After falling 14% month-over-month in March and 5% in April, applications for mortgages for new home purchases decreased 0.5% in May and were down 4.0% compared with May 2017, according to the Mortgage Bankers Association’s (MBA) Builder Application Survey (BAS).
The change does not include any adjustment for typical seasonal patterns.
“Despite strong demand, builders have not been able to ramp up the supply of new homes, as they face rising costs from key inputs such as lumber and having to raise wages to fill open positions,” explains Joel Kan, associate vice president of economic and industry forecasting for the MBA, in a statement. “Additionally, our estimate of new home sales declined in May, reaching its lowest level since December 2017.”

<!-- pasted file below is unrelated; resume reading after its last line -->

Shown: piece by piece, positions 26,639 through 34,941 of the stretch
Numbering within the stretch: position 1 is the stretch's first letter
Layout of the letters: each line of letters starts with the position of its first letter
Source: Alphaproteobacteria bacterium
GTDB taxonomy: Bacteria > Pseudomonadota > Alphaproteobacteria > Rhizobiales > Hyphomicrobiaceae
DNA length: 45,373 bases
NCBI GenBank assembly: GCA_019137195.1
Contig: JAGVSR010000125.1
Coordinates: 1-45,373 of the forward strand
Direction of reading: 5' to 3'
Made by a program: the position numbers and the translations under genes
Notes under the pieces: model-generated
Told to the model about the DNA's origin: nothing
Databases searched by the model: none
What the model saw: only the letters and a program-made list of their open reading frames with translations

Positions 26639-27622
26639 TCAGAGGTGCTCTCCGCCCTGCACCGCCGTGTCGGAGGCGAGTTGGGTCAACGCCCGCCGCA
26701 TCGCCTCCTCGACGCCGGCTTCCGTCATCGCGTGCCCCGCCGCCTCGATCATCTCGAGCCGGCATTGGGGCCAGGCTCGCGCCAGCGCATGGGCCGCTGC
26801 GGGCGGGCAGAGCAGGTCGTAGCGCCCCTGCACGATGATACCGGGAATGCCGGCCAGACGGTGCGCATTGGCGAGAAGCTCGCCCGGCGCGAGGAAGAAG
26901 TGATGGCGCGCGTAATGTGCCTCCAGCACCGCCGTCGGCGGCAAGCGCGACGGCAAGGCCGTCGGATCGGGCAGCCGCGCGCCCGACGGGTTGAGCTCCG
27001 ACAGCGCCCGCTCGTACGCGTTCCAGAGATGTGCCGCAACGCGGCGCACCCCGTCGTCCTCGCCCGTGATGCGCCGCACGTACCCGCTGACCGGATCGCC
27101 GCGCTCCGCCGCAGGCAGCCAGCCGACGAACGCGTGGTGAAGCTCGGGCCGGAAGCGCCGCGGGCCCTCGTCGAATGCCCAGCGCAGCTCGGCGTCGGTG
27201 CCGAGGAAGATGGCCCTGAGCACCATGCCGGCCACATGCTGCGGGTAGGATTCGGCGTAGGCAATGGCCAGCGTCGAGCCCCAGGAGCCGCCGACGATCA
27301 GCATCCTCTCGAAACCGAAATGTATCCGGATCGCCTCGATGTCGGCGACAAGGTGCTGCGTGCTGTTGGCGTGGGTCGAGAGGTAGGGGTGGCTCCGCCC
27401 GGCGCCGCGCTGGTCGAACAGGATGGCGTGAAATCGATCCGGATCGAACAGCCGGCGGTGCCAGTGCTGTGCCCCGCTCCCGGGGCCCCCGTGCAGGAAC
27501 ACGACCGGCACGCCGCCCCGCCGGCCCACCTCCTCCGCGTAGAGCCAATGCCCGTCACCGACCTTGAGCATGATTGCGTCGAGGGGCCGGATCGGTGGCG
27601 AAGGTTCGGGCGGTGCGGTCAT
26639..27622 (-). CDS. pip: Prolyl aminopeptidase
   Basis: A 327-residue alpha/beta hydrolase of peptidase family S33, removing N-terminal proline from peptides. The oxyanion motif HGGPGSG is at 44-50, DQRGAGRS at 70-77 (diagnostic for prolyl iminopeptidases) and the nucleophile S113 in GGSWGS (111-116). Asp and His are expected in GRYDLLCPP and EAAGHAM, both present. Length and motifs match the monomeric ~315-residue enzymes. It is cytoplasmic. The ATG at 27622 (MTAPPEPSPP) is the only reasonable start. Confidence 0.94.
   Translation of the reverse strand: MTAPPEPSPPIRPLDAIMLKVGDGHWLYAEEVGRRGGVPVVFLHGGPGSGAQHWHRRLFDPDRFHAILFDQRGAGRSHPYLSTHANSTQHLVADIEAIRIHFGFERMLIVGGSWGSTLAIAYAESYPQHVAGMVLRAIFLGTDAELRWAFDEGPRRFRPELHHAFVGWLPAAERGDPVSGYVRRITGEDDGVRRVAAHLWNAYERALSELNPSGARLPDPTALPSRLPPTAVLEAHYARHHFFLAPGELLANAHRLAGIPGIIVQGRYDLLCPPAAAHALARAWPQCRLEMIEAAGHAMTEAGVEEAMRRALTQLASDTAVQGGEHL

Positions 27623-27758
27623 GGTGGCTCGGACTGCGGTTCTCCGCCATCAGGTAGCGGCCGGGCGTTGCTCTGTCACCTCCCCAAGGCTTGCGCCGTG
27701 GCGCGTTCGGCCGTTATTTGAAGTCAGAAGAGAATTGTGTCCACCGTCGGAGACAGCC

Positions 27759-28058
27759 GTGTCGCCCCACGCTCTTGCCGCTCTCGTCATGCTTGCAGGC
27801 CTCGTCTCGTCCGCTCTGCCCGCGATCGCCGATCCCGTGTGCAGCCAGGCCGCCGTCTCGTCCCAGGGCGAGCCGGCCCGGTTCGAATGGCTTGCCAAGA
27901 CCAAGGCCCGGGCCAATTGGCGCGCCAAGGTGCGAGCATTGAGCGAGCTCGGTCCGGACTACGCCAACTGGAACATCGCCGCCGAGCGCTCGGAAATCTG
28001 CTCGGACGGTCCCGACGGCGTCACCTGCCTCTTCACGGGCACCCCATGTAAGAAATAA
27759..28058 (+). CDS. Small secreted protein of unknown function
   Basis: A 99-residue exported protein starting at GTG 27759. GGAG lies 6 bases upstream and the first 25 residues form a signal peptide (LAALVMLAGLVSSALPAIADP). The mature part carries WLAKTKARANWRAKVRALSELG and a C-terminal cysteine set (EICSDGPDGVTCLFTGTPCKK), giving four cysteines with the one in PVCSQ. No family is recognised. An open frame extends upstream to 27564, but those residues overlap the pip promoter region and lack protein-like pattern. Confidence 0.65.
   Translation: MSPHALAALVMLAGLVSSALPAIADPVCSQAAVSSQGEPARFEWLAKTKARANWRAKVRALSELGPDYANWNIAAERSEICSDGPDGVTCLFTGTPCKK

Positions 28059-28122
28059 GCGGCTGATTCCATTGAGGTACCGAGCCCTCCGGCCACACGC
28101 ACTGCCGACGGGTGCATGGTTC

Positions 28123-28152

New single-family home sales were running at a seasonally adjusted annual rate of about 626,000 units in May, according the MBA’s estimates. That’s a decrease of 4.6% from the April pace of 656,000 units.
On an unadjusted basis, the MBA estimates that there were about 60,000 new home sales in May, a decrease of 4.8% from about 63,000 in April but an increase of 5% compared with a year earlier.
By product type, conventional loans composed 71.1% of loan applications, FHA loans composed 15.8%, RHS/USDA loans composed 1.0% and VA loans composed 12.1%.
The average loan size for a new home in May was $337,515, up from $336,870 in April.